Q: What are your goals and priorities for Vanderbilt for the rest of this year and going into 2022?

JB: I would say for the rest of this year, we're heavily focused on the well-being of our people coming out of the pandemic. I don't think people in healthcare have seen anything like this in terms of the level of stress that they've experienced not just at work, but also at home since the two World Wars. It was like fighting a battle on home territory. It was pretty remarkable. And I think we're all proud of how that's gone, but at the same time, people are physically and emotionally exhausted. And I think being attentive to how folks are doing and recovering over the next six to 12 months is going to be very important.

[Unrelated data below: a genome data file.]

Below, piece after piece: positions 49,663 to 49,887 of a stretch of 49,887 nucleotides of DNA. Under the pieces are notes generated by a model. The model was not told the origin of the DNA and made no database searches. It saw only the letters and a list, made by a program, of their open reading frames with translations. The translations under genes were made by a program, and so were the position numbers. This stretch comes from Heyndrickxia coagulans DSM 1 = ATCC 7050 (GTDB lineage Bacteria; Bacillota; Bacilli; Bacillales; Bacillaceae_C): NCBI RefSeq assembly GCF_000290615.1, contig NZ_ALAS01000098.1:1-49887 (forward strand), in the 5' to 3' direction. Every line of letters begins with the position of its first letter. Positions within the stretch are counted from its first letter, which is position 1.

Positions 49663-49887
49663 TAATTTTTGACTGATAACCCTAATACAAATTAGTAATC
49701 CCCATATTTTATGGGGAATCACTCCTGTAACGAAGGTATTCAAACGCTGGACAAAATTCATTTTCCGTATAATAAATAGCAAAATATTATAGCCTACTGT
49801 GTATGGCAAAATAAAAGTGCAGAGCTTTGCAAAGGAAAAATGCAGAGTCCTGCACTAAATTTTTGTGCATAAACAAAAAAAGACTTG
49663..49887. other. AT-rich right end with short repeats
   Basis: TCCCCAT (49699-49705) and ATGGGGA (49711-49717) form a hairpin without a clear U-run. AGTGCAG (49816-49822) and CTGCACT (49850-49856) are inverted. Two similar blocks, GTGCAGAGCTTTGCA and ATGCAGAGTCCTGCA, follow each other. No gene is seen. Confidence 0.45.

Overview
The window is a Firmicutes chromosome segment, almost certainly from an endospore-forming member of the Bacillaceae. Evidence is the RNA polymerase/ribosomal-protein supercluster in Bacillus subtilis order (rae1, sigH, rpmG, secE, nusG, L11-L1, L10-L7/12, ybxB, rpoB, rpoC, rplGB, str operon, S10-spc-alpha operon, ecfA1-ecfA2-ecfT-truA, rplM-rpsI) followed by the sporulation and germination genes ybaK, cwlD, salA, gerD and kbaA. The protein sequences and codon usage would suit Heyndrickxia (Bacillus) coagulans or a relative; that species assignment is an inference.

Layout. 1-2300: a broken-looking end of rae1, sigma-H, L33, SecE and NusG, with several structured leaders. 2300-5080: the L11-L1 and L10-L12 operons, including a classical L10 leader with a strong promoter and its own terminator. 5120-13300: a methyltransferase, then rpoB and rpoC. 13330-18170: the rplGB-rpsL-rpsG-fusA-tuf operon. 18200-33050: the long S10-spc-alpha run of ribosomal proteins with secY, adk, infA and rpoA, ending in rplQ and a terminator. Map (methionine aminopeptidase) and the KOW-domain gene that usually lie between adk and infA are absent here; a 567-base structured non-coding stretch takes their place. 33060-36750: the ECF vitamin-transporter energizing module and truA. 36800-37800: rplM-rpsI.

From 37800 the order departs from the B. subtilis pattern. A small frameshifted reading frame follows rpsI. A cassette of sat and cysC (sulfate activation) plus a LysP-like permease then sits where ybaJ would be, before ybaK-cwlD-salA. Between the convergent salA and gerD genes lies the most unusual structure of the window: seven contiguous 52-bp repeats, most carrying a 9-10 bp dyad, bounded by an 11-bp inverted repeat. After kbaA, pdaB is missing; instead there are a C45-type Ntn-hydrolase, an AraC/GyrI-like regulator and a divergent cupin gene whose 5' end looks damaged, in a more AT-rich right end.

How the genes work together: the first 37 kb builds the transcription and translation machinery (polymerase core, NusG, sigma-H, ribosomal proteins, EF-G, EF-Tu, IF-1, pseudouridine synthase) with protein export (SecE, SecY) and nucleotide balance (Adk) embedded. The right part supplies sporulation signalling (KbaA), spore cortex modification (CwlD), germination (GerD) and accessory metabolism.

I would also then say beyond that, going into the next year, I think that the digital health care economy and our move into digital health has been dramatically accelerated by the pandemic. I think many of the qualms we had about patients embracing it, and whether the technologies would work … all that went out the window very quickly when we did get it to work, and patients loved it. So now the patients expect it, as they should. And healthcare needs to be about providing digital healthcare services where appropriate as patients desire them, not as we wish to deliver them. And I think that the opportunity there to do more and to serve patients who live in remote communities or are disabled and can't get to the quaternary healthcare center easily, there is just no excuse anymore for not being able to provide services to folks. And I think the quality of digital care will grow exponentially as we apply machine learning to help us understand what patients really need and what trends are really developing in patients that we might not even be aware of. So I just think that the horizon for what digital healthcare can look like in this country is remarkable, and we need to embrace that fully and find ways to make it happen.